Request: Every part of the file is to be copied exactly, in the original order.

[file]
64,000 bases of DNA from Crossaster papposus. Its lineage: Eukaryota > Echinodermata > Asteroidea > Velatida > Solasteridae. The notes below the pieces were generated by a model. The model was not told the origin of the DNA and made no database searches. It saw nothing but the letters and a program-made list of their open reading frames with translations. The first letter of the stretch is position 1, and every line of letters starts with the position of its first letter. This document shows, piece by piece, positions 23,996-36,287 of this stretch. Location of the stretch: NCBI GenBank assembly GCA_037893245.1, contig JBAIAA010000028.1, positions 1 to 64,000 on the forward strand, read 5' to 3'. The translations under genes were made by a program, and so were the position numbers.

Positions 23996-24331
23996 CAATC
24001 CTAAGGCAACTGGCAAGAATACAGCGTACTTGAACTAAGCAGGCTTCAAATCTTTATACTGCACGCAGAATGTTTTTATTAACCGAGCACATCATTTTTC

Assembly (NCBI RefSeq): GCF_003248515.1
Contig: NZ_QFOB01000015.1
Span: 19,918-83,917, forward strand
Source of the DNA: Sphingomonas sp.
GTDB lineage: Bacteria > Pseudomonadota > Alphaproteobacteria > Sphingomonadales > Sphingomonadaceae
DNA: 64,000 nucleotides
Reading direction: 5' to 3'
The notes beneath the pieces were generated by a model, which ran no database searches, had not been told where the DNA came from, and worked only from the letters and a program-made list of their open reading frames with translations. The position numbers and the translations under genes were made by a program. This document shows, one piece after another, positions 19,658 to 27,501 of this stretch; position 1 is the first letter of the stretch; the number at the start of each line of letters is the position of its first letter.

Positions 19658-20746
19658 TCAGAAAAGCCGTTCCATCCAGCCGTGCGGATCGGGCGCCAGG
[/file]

64,000 bases of DNA from Crossaster papposus. Its lineage: Eukaryota > Echinodermata > Asteroidea > Velatida > Solasteridae. The notes below the pieces were generated by a model. The model was not told the origin of the DNA and made no database searches. It saw nothing but the letters and a program-made list of their open reading frames with translations. The first letter of the stretch is position 1, and every line of letters starts with the position of its first letter. This document shows, piece by piece, positions 23,996-36,287 of this stretch. Location of the stretch: NCBI GenBank assembly GCA_037893245.1, contig JBAIAA010000028.1, positions 1 to 64,000 on the forward strand, read 5' to 3'. The translations under genes were made by a program, and so were the position numbers.

Positions 23996-24331
23996 CAATC
24001 CTAAGGCAACTGGCAAGAATACAGCGTACTTGAACTAAGCAGGCTTCAAATCTTTATACTGCACGCAGAATGTTTTTATTAACCGAGCACATCATTTTTC

Assembly (NCBI RefSeq): GCF_003248515.1
Contig: NZ_QFOB01000015.1
Span: 19,918-83,917, forward strand
Source of the DNA: Sphingomonas sp.
GTDB lineage: Bacteria > Pseudomonadota > Alphaproteobacteria > Sphingomonadales > Sphingomonadaceae
DNA: 64,000 nucleotides
Reading direction: 5' to 3'
The notes beneath the pieces were generated by a model, which ran no database searches, had not been told where the DNA came from, and worked only from the letters and a program-made list of their open reading frames with translations. The position numbers and the translations under genes were made by a program. This document shows, one piece after another, positions 19,658 to 27,501 of this stretch; position 1 is the first letter of the stretch; the number at the start of each line of letters is the position of its first letter.

Positions 19658-20746
19658 TCAGAAAAGCCGTTCCATCCAGCCGTGCGGATCGGGCGCCAGG